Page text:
Female asian farmer working in a wet rice field

Rural development: Southeast Asia: Satellite data for rice cultivation

Use of digital technology for rice production facilitates comprehensive observation and crop yield forecasting, and that includes possible harvest losses.

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Southeast Asia: Satellite data for rice cultivation

Satellites are being used to monitor more than 15 million hectares of rice-cultivated land in the Philippines, Vietnam, Cambodia, Thailand and India for reliable harvest forecasting. Thus, authorities can take swift action in the event of imminent crop losses and assist affected rice farmers.

Rice is one of the most important basic foods on earth. It is the staple food of more than three and a half billion people worldwide. Most rice is produced in Asia, where some 90 per cent of the world's rice is grown on 140 million hectares of land – an area the size of South Africa. Rice is thus the main source of income for farmers in Asia. However, the entire region struggles with extreme weather conditions. Floods, typhoons and periods of drought are everyday occurrences that repeatedly wipe out entire harvests.

Satellite above earth, scanning surface

© ESA/ATG medialab

In order to better forecast harvests, the Deutsche Gesellschaft für Internationale Zusammenarbeit (GIZ) GmbH, SwissRe, the International Rice Research Institute (IRRI), sarmap SA and the Swiss Agency for Development and Cooperation (SDC) collaborate in a rice crop monitoring initiative. Since 2013, this partnership between public and private organisations has helped rice farmers and governments in Southeast Asia and India to undertake timely countermeasures when faced with imminent harvest losses.

Accurate forecasts: How is the rice harvest developing?

'RIICE' – which stands for Remote sensing-based Information and Insurance for Crops in Emerging Economies – collected detailed information from more than 15 million hectares of land under rice cultivation in Philippines, Cambodia, India, Thailand and Viet Nam. The data is generated by so-called SAR satellites that use electromagnetic waves to scan the earth's surface. Powerful enough to penetrate through dense cloud, this technology makes it possible to monitor rice fields during the monsoon period too – which is the main rice-growing period.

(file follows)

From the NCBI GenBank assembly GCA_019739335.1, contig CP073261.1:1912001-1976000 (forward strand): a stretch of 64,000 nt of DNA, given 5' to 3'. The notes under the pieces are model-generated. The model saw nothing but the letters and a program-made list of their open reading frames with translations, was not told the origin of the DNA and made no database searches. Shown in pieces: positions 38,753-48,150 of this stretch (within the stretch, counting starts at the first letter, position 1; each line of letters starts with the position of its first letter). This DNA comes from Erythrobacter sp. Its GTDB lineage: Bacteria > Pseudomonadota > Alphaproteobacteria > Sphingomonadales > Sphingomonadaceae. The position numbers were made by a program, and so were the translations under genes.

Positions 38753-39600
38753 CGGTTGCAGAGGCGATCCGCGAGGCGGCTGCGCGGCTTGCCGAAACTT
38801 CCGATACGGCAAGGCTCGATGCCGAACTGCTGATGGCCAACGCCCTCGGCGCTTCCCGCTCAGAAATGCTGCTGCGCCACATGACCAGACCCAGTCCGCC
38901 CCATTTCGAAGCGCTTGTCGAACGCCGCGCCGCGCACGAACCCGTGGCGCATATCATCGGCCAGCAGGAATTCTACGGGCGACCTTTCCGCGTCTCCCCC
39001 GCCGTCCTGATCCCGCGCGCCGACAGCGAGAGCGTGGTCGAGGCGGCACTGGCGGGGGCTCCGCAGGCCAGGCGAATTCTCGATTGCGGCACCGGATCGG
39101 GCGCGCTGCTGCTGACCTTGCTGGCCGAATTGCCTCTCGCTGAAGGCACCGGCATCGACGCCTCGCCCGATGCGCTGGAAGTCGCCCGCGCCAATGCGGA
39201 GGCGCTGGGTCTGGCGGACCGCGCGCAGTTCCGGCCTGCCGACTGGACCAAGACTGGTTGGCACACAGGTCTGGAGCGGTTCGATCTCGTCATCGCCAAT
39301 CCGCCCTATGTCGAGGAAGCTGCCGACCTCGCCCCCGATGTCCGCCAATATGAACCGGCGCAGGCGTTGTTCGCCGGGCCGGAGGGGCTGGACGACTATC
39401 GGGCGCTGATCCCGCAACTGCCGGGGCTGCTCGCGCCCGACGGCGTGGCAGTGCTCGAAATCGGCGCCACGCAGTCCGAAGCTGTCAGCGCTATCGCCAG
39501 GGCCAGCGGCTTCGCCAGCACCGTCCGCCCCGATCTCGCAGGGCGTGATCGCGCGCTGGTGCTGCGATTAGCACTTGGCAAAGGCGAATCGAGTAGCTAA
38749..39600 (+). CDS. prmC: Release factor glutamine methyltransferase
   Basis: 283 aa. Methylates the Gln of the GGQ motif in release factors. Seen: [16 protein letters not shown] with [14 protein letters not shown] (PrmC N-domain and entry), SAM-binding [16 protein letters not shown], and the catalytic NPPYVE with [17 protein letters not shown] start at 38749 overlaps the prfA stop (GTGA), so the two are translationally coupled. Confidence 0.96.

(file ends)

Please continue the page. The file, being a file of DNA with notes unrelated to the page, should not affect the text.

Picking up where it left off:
Through this collaborative initiative, more than 300 staff members from government institutions and agricultural research institutes were trained to analyse the satellite data. The information they gain tells them where and how much rice is being grown in the current season, how the seed is developing and whether the fields suffer from flooding or draught conditions. Long before harvesting actually takes place, experts can use the satellite data to create simulations that predict the anticipated harvest yield – with approximately 90% accuracy. The goal of providing national agencies with information to support their planning has been successfully achieved.

Female asian farmer with sheafs of rice

Swift assistance for rice farmers in the event of losses

Thanks to real-time monitoring and the attendant harvest forecasts, the authorities are able to take steps early on to counter imminent harvest losses. Long before the harvest fails – because of storm-damaged seedlings, for example – support can be rolled out. As was the case in November 2015 in the Indian federal state of Tamil Nadu when weeks of heavy rain flooded entire regions. More than 300 people lost their lives in the deluge which wiped out all the seeds and thus the livelihoods of some 400 rice farmers. With the help of satellite data, the state authorities were able to assess the extent of the damage only a few days after the rains started, enabling them to provide the rice farmers with 50 tonnes of rice seed and 30,000 seedlings for them to resume cultivation immediately once the rain stopped.

SAR data are also important for insurance against crop losses. GIZ and its partners have developed a procedure that allows them to use satellite information to make insurance programmes more efficient and compensation more transparent. In November 2016, for example, the government of the Indian federal state of Tamil Nadu introduced the RIICE technology into its crop insurance scheme. Tamil Nadu experienced the worst draught in over 140 years during the harvest of 2016/2017. Farmers were affected in both irrigated and rain-fed areas from sowing or transplanting new crops, while the already sown crop failed to germinate. RIICE successfully supplied necessary information on cropping area lost due to drought in a timely manner, enabling insurers to pay out claims for prevented or failed sowing to about 22,500 affected farmers timely after the calamity.


Status: July 2020

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